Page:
Colorado has elevations of 3,317 to 14,439 feet above sea level. Most of the cities along the Front Range are around 5,000 feet above sea level. The mountain towns can be as high as 10,152. There is less oxygen in the air as you get higher in elevation and this places stress on your body. In addition to lower oxygen levels, the air is drier and the sun is more intense as you get higher up. You are more easily dehydrated and burn more easily as well.

Here are a few things that you should know about being at high altitudes:

  • Visitors from lower elevations may feel a range of symptoms from the altitude, even at elevations as low as 5,000.
  • High Altitude Sickness can occur even with those people that are generally physically fit.
  • High Altitude Sickness can effect people of any age.
  • Effects of altitude may occur with a rapid gain in altitude, such as a car going over a mountain pass, a ski lift taking you to te top of the mountain or a tourist arriving by plane from lower altitudes.
  • The negatives effects of high altitude generally diminish with time spent at higher altitude, say over a few days.
  • Physical exertion, such as hiking or other exercise, may exacerbate the symptoms of High Altitude Sickness
  • Even people that live in Colorado year-round may experience symptoms when visiting the mountains.
  • Alcohol can increase the symptoms of High Altitude Sickness
  • You do not have to be high on a mountain slope to experience symptoms.

High Altitude Sickness should not be taken lightly. It can be severe and even deadly. Watch for symptoms in yourself and those around you.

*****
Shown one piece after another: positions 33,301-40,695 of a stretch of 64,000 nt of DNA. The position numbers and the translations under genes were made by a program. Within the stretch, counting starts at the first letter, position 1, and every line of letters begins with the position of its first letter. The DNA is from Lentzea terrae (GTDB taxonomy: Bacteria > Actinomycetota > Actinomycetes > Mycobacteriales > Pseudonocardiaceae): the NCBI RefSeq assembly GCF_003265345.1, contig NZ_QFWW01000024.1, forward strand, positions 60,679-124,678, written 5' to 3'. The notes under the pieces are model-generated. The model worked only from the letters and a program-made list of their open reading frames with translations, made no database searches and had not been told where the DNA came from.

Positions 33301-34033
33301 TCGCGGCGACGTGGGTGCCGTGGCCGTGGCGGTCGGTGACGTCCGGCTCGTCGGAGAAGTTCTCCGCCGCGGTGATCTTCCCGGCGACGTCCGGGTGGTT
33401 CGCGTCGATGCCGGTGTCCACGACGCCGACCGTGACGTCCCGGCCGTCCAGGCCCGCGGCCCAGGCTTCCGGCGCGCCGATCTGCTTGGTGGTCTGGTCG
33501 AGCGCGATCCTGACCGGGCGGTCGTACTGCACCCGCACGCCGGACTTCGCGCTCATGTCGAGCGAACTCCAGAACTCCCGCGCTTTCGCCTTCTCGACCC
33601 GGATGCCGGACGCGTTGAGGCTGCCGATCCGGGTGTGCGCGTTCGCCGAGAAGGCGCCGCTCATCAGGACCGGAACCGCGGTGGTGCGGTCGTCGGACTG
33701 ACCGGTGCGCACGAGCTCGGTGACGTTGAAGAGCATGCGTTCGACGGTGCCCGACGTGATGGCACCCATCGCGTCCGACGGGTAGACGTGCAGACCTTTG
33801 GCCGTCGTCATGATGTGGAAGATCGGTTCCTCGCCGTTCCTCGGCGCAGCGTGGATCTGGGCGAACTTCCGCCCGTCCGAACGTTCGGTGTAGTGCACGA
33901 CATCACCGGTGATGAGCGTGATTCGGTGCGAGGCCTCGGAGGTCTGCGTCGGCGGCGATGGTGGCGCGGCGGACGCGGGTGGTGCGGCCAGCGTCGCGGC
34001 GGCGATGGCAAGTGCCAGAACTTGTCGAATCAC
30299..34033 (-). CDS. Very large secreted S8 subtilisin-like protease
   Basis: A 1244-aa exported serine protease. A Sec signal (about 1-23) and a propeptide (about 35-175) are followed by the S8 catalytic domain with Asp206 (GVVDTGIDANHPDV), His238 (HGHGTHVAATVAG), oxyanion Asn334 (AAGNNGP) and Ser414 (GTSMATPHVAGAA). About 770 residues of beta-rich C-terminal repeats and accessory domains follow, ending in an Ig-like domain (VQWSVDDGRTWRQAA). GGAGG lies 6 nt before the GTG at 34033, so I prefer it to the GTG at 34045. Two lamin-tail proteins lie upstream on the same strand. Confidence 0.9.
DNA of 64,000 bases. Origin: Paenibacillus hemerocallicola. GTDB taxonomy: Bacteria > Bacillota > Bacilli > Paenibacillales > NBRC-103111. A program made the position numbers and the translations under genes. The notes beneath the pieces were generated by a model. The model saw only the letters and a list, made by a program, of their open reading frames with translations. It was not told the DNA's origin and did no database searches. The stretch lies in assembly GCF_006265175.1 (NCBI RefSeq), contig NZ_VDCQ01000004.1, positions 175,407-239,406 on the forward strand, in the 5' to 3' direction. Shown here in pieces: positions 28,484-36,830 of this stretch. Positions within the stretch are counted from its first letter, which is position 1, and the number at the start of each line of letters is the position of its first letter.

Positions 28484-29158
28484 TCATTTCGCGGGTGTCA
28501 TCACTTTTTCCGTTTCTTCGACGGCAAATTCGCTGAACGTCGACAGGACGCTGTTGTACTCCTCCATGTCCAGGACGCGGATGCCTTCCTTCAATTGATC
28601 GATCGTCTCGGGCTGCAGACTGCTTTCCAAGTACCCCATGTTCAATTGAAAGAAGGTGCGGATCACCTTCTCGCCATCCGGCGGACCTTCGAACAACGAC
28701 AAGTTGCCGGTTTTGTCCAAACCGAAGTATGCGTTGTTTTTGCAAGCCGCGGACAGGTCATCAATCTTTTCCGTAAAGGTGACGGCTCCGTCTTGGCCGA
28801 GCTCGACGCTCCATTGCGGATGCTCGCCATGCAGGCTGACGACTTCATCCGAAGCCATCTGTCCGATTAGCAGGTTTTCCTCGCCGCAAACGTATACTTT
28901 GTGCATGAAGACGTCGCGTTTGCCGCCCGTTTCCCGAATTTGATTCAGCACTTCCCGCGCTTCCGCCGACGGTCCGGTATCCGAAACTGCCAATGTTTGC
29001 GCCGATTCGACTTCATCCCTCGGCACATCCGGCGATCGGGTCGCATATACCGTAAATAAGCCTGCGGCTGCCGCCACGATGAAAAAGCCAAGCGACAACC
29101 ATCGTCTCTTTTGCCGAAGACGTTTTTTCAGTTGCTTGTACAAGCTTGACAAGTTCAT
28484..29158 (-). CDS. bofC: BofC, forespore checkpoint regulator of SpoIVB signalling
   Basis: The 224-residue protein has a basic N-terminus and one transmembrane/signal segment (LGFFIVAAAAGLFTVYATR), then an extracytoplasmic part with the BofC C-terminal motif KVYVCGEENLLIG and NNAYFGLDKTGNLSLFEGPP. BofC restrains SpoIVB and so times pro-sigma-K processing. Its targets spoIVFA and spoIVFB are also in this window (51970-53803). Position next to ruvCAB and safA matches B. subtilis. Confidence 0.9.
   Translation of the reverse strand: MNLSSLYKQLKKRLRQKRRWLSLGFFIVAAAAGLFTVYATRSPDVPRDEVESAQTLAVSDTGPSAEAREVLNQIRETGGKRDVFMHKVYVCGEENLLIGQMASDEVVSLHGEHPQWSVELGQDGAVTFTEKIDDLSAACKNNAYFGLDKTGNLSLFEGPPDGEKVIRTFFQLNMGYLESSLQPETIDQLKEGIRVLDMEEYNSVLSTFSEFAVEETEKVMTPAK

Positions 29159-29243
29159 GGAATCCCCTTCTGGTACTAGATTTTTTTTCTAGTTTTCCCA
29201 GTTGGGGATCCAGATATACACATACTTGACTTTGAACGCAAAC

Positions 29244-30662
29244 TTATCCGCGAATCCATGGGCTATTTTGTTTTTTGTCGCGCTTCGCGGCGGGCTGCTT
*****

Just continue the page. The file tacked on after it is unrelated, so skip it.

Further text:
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The symptoms of High Altitude Sickness

With High Altitude Sickness, the body is experiencing Hypoxia, a condition in which the body is not receiving adequate oxygen. Some of the early symptoms of High Altitude Sickness include:

  • headache
  • shortness of breath
  • loss of appetite
  • light headedness
  • nausea
  • weakness and tiredness
  • inability to sleep
  • dizziness
  • clumsiness

More severe symptoms include:

  • disorientation
  • tremors
  • vomiting
  • ataxia (staggering, loss of balance)
  • fainting, loss of conciousness
  • blue lips and fingertips

What to do for treating and avoiding High Altitude Sickness

If you are just arriving in Colorado from lower elevations, or you live at a lower elevation and are visiting the mountains, give yourself a day or two before doing any exercise if at all possible. You need to give your body time to acclimate. Stay hydrated by drinking adequate amounts of water and don't drink alcohol. Drinking dehydrates you and makes other symptoms worse.

Watch for symptoms. If they are mild, try just taking it easy for a couple hours. Stay hydrated, stay in the shade and refrain from exercise. Breathe deeply and be sure to exhale thoroughly.

If you are hiking or doing other exercise and think you might be suffering from the symptoms, do not continue going any higher. If you are with a group, get someone to head down the mountain with you and to stay with you in the case the symptoms worsen. Do not leave a person that is exhibiting the symptoms alone by themselves. If you or someone is disoriented or dizzy, find a shady place to rest before heading down the trail. Sip water, do not gulp it down and breathe deeply. 

If the symptoms are bad enough, call emergency resources. Many locations in Colorado are out of reach of cell phones. If this is the case, see if you can get a couple of group members or other hikers to get back to a location with cell service to call for help.

High Altitude Sickness can be very serious. Take precautions and be aware of the symptoms.